[Skip to Content]
Access to paid content on this site is currently suspended due to excessive activity being detected from your IP address 54.211.207.116. Please contact the publisher to request reinstatement.
[Skip to Content Landing]
Citations 0
Book and Media Reviews
May 10, 2006

Allergy, History

Author Affiliations
 

Book and Media Reviews Section Editor: Harriet S. Meyer, MD, Contributing Editor, JAMA.

JAMA. 2006;295(18):2187-2192. doi:10.1001/jama.295.18.2190

Hypersensitivities have become a significant health problem. Indeed, the global surge in allergic diseases over the past century has made the treatment of hay fever, asthma, food allergies, and eczema a growing concern, not only in terms of health care budgets, but as a medical enigma: Why are we witnessing the emergence of a new malady? Indeed, during the 19th century, hay fever was a rare disorder largely confined to the “cultivated” classes. Americans referred to them as “hayfeverites,” and, as Mark Jackson describes in Allergy: The History of a Modern Malady, “hay fever havens” (p 61) became the refuge from their scourge. By the 1930s, approximately one in 30 people living in developed countries suffered from major allergies, and hay fever had become the fourth most common form of chronic disease in the United States. A steady rise in prevalence occurred after World War II, and today as many as 20% of children exhibit some form of allergy.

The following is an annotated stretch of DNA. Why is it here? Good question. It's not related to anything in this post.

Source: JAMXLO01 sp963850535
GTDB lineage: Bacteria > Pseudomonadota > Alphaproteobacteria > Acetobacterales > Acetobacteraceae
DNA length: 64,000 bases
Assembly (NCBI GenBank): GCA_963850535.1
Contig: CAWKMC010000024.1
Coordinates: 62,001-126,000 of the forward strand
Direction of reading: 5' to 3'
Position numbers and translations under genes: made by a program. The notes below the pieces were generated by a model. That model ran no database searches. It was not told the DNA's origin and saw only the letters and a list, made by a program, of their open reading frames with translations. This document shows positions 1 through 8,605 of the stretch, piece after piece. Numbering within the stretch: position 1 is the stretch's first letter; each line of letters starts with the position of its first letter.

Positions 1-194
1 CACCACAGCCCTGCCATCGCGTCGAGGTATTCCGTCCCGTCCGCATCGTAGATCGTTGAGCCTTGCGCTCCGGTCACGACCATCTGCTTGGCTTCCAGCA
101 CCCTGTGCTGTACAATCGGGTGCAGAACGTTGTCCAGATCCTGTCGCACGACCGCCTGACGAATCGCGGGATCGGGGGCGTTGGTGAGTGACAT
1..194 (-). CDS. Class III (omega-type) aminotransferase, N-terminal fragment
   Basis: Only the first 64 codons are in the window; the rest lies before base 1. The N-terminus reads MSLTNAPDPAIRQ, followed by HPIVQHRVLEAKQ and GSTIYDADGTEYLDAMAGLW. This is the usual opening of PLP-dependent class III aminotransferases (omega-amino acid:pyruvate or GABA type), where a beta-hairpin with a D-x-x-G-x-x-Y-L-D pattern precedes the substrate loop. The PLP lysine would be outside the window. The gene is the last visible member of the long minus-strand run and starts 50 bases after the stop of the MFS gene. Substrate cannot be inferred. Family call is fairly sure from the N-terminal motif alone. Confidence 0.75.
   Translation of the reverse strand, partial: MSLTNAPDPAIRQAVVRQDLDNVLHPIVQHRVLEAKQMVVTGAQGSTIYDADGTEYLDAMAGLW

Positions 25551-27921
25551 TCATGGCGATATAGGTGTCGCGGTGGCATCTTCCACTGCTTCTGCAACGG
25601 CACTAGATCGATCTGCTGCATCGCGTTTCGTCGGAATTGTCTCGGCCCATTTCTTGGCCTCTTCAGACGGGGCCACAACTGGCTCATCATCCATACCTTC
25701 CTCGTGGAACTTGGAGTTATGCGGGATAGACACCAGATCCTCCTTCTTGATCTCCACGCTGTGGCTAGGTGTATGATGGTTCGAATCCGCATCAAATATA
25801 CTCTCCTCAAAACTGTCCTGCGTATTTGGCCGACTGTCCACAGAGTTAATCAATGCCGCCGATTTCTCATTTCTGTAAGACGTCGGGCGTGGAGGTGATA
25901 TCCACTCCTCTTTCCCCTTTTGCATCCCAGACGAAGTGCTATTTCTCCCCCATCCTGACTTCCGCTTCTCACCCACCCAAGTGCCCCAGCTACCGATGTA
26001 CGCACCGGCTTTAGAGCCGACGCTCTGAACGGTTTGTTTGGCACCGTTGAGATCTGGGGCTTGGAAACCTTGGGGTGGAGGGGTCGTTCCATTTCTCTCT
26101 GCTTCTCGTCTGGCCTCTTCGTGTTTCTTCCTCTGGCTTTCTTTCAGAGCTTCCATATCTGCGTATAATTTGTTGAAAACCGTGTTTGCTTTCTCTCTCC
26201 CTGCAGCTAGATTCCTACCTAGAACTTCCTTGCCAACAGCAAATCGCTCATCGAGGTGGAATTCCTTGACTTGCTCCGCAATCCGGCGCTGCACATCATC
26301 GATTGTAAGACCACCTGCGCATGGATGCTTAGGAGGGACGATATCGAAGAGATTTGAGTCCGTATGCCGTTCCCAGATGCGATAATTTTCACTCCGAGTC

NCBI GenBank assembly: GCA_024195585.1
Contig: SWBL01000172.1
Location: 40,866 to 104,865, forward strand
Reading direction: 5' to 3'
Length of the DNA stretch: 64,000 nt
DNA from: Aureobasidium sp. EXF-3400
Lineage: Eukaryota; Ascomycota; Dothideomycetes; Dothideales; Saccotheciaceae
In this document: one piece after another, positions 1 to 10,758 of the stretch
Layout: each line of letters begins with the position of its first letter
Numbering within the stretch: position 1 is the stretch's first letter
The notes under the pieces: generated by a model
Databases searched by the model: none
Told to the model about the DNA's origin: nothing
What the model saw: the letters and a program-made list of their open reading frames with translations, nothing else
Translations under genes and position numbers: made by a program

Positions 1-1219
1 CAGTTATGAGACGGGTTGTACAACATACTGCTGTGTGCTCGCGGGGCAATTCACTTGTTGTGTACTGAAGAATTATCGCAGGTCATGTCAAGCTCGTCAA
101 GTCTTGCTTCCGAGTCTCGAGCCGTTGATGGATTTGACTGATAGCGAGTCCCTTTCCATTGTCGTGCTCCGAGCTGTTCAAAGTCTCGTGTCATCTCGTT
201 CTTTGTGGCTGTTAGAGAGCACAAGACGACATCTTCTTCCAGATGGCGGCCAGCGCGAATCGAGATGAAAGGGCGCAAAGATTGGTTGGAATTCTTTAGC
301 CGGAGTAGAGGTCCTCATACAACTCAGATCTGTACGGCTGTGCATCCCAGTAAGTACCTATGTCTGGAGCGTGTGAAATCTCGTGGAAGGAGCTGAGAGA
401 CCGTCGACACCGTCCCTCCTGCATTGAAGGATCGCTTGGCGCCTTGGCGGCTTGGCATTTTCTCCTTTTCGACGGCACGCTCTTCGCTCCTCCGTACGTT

×